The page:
The Reception and Performance of Euripides' Herakles: Reasoning Madness - Oxford Classical Monographs (Hardback)
  • The Reception and Performance of Euripides' Herakles: Reasoning Madness - Oxford Classical Monographs (Hardback)
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The Reception and Performance of Euripides' Herakles: Reasoning Madness - Oxford Classical Monographs (Hardback)

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£132.50
Hardback 410 Pages / Published: 24/04/2008
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Euripides' Herakles, which tells the story of the hero's sudden descent into filicidal madness, is one of the least familiar and least performed plays in the Greek tragic canon. Kathleen Riley explores its reception and performance history from the fifth century BC to AD 2006. Her focus is upon changing ideas of Heraklean madness, its causes, its consequences, and its therapy. Writers subsequent to Euripides have tried to 'reason' or make sense of the madness, often in accordance with contemporary thinking on mental illness. She concurrently explores how these attempts have, in the process, necessarily entailed redefining Herakles' heroism. Riley demonstrates that, in spite of its relatively infrequent staging, the Herakles has always surfaced in historically charged circumstances - Nero's Rome, Shakespeare's England, Freud's Vienna, Cold-War and post-9/11 America - and has had an undeniable impact on the history of ideas. As an analysis of heroism in crisis, a tragedy about the greatest of heroes facing an abyss of despair but ultimately finding redemption through human love and friendship, the play resonates powerfully with individuals and communities at historical and ethical crossroads.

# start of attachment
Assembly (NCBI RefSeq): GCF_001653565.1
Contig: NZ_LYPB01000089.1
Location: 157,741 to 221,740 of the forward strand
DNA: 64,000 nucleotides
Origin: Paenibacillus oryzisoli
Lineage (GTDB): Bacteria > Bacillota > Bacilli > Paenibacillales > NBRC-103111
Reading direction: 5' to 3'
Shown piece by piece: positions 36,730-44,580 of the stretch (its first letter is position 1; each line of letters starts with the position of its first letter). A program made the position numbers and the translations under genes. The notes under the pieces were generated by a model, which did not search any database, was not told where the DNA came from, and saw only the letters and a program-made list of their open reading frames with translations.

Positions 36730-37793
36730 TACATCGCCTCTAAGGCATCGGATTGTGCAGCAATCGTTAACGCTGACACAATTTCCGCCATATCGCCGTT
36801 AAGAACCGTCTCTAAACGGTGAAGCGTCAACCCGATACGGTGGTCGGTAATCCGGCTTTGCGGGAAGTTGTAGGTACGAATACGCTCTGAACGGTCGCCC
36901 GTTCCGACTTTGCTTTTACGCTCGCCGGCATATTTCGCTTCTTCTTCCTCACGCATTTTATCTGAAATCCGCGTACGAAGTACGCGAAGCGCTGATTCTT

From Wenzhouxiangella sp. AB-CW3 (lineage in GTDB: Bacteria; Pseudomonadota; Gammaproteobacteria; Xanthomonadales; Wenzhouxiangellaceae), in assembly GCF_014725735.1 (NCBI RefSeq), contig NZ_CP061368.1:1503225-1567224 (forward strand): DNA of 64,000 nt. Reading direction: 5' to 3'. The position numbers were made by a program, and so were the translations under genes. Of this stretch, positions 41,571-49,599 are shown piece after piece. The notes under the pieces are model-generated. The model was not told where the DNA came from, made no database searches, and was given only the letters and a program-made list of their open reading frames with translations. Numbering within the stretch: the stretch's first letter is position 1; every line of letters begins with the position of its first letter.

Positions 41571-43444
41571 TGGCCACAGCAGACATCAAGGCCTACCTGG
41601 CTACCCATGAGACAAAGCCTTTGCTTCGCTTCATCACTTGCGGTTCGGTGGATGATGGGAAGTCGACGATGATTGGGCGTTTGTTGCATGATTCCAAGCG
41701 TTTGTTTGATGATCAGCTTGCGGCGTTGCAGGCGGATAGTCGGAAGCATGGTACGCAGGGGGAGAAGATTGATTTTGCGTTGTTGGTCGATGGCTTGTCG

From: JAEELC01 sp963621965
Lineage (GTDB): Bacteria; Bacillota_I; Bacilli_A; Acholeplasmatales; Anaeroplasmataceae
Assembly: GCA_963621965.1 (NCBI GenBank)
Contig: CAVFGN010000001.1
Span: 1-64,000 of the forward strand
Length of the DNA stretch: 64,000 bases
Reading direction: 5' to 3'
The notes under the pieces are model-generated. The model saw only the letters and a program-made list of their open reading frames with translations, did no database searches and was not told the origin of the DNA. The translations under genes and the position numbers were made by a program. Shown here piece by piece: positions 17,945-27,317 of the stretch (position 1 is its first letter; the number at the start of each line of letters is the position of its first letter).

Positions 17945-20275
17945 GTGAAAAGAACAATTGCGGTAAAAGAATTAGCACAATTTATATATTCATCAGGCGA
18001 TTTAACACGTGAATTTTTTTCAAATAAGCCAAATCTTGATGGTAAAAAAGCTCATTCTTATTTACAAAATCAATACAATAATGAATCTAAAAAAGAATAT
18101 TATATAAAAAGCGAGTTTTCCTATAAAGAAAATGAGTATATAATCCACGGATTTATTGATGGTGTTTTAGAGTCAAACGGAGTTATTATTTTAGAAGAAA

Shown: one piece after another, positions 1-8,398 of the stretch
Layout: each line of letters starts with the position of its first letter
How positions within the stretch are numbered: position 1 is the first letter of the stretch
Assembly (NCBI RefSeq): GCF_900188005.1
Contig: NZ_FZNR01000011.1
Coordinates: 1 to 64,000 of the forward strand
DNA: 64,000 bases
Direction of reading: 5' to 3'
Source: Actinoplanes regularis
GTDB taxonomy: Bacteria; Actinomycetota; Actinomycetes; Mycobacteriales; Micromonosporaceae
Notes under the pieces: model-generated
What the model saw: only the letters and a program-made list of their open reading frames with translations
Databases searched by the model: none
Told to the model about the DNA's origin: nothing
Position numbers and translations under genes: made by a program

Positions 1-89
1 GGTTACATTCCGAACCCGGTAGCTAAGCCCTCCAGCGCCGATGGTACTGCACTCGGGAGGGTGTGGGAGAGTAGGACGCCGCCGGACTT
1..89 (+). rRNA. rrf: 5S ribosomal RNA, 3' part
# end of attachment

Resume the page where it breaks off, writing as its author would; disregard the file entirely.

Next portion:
Publisher: Oxford University Press
ISBN: 9780199534487
Number of pages: 410
Weight: 637 g
Dimensions: 223 x 145 x 28 mm


MEDIA REVIEWS
Kathleen Riley takes on the monster task of mapping the reception of Euripides' Herakles from its premiere to the present day, and in 398 pages of careful scholarship, she triumphs in the labour. The book is both rigorous and readable, and a clear contribution to the field of reception studies in Classics. * Rosie Wyles, Hermanthena *
offer[s] a great deal about a dizzying range of subjects * Phoenix *
Riley's account is absorbing, her material richly varied. * Malcolm Heath, Greece and Rome *

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